The Vital Force is an energy within the body keeping it healthy and helping to fight disease.

The last one is accompanied by a useful diagram!

These are actually on their site. I think they speak for themselves. It's a disgrace, and I've told them so.

(edited for formatting)

Fri, 27 Nov 2009 12:17:00 UTC | #417322

Demotruk's Avatar Comment 9 by Demotruk

What's the argument they make, that the placebo effect is worth selling in and of itself?

I only agree with doctors using the placebo effect as long as it doesn't carry miseducation with it. Generic pills given by a doctor is not particularly misinformative, it doesn't encourage the patient to believe in nonsense. Homeopathy on the other hand does, and it encourages the patient to buy more homeopathic medicine the next time they're ill, if the placebo effect was enough.

So, assuming that is their argument (that the placebo effect is a worthwhile product), that wouldn't be enough to justify it for me.

Fri, 27 Nov 2009 12:17:00 UTC | #417321

Ignorant Amos's Avatar Comment 11 by Ignorant Amos

6. Comment #435734 by Kuyper

I sort of had the same initial thought myself....but it is quite wrong. People are naive and ignorant, and that is not a good enough reason for unscrupulous thieves to grift them out of their cash just because of this vulnerability.

We don't allow it to happen elsewhere....then there are the health implications....for example, a person running about with a highly contiguous disease may not seek proper medical attention because the believe this crock of shite is helping them, thus putting you and I at risk.

Edit: P.S. My daughter works for Boots albeit their opticians division. I'll have a pop at her tonight with this issue.

Fri, 27 Nov 2009 12:26:00 UTC | #417328

Logicel's Avatar Comment 12 by Logicel

My recollection of Boots (when we lived in England) was that on the whole it was one of the best pharmacies I have ever gone to in terms of all around services like eyeglasses, advice regarding side effects of prescription drugs, informed, courteous staff, etc. But it was always a shock to see the homeopathy section. And a MD actually prescribed some for me! I could tell from the expression on his face, that he thought it was a bunch of hooey, but he could not get rid of what was bothering my stomach, so he went to homeopathy. I would have just preferred, after his ruling out any serious problems, to tell me to live with the symptoms for a while and then re-evaluate as many conditions are self-limiting. The big appeal of homeopathy it seems, is that it is 'naturel.'

Fri, 27 Nov 2009 12:34:00 UTC | #417331

PERSON's Avatar Comment 13 by PERSON

10. Comment #435743 by PMartin on November 27, 2009 at 12:17 pm
"Complementary medicine is gaining in popularity and may now form part of the studies of Biology students aged 16 ."
Teach the controversy!
Time for another campaign/petition? New Labour were happy to upset the fundies as they wouldn't have their votes anyway. But would they be willing to upset a small minority of new-agers by banning the use of time for discussion of homeopathy? I guess it depends on whether there are more of them than there are offended atheists.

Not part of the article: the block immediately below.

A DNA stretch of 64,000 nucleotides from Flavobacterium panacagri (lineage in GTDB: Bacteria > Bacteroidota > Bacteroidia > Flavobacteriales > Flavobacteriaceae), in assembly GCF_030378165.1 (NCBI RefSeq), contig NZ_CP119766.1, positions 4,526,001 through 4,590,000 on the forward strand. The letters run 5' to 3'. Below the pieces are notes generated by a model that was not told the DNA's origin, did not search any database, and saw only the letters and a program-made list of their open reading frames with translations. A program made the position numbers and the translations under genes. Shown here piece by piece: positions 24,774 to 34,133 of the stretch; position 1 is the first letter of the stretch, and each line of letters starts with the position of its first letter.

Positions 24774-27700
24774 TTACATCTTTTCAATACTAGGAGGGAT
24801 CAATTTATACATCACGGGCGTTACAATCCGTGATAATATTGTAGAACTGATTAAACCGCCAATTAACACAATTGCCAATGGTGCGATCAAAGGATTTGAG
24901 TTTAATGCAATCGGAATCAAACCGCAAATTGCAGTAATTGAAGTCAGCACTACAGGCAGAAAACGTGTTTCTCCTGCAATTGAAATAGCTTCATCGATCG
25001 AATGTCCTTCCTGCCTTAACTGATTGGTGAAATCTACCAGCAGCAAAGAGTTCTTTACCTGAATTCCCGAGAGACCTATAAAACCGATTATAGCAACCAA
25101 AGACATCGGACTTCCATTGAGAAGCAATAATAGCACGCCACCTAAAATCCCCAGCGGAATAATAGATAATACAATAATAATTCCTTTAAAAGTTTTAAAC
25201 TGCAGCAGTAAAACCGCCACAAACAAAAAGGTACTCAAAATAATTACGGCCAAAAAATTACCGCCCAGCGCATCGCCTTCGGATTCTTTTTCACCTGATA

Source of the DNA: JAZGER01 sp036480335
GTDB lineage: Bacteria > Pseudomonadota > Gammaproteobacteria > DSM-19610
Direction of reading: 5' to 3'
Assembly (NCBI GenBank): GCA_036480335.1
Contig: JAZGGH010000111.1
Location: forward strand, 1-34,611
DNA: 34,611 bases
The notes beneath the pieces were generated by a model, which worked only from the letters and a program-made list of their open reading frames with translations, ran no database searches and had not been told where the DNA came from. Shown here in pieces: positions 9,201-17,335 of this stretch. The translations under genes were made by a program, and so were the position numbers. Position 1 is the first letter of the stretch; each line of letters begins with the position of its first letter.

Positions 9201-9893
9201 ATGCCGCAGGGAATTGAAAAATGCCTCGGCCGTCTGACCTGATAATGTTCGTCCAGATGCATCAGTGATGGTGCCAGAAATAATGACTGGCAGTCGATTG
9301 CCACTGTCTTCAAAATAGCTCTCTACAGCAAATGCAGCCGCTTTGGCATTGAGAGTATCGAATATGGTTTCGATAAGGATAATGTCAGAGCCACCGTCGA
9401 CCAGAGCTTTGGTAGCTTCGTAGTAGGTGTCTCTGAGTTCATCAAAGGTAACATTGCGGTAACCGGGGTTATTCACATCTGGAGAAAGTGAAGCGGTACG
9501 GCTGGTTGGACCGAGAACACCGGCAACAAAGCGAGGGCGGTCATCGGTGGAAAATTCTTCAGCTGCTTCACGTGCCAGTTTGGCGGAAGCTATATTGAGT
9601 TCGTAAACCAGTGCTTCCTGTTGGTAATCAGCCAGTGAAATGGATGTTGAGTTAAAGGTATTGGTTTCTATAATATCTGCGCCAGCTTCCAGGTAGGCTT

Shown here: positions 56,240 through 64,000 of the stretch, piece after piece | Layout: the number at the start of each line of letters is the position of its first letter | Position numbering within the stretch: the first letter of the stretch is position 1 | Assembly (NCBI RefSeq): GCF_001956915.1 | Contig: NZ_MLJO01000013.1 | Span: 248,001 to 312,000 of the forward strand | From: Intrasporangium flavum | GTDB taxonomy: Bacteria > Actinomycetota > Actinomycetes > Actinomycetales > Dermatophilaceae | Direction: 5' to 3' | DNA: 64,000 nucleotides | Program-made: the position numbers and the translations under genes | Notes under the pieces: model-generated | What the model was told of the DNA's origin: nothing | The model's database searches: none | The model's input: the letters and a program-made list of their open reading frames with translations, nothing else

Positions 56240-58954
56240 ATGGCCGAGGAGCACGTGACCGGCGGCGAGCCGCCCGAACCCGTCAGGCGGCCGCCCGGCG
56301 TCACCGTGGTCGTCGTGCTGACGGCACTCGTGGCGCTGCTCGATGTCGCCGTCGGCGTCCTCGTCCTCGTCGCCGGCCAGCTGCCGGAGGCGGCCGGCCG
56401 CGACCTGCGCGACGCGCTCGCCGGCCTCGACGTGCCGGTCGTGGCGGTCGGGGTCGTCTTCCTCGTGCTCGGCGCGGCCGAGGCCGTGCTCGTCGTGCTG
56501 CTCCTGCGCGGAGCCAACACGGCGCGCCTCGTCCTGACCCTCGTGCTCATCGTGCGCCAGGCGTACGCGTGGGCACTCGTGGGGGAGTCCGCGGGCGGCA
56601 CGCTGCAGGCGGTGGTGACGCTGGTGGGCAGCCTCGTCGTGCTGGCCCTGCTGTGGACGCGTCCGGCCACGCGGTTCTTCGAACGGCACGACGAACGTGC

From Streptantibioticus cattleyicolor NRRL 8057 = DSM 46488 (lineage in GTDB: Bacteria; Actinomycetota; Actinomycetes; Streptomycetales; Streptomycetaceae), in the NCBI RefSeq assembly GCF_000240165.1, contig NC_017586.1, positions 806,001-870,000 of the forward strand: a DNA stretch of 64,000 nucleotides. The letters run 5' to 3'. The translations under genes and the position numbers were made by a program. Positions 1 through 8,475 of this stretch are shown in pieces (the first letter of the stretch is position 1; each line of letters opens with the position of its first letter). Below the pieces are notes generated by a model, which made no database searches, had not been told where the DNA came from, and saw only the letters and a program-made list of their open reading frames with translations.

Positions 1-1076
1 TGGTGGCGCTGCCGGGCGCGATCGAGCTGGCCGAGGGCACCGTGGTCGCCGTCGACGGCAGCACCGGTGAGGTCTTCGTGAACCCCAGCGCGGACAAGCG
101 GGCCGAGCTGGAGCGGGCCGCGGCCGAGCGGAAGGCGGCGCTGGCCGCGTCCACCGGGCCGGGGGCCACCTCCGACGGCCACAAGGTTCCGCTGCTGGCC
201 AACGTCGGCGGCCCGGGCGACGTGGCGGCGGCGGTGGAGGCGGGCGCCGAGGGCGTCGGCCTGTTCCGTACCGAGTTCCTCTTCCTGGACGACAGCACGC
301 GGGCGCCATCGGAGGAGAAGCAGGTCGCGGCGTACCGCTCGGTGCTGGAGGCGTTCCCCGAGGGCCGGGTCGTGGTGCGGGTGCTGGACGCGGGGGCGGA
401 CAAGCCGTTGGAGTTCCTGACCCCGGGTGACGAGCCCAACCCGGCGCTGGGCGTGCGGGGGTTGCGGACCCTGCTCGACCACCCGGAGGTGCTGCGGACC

Could it be useful? What if there were concepts that it was mandatory to teach, like Richard's drop in the solar system bit in the Enemies of Reason?

Fri, 27 Nov 2009 12:36:00 UTC | #417332

AlexMagd's Avatar Comment 14 by AlexMagd

Boots is a staple on every British shopping street, and absolutely the place people go to get medicine and other treatments.

It's absolutely astonishing that they should be selling homeopathic treatments - Boots brand homeopathic treatments! - and I'm really happy that they're getting taken to task.

Let's keep the pressure on!

Fri, 27 Nov 2009 12:37:00 UTC | #417333

Carole's Avatar Comment 15 by Carole

Bravo, Marsh and co.
Please update here if you get any sort of response from Boots.

Fri, 27 Nov 2009 13:07:00 UTC | #417346

Carl Sai Baba's Avatar Comment 16 by Carl Sai Baba

Our pharmacies in the US also have this crap. "Walgreens" is one of our major chains, and they are happy to join the homeopathic scam in addition to other junk.

Can you imagine a seller in any other industry being so bold as to admit that something is a scam, but sell it anyway because customers fall for it? At least sellers of other fraudulent products have the foggy moral sense to pretend they are selling real products.

Fri, 27 Nov 2009 13:23:00 UTC | #417351

SaganTheCat's Avatar Comment 17 by SaganTheCat


I watched that this morning and it's another nail in the coffin of BBCs credibility IMO

their idea of balance was a journo from the Telegraph who seemed to basically believe it works but preferred something that works a bit quicker and a lying shill making claims of efficacy the the BBC should be made to publicly distance itself from if not apologise outright

If Boots were to be a little more honest then I'd be happy for them to continue selling it i.e.putting the following label on all their homeopathic products: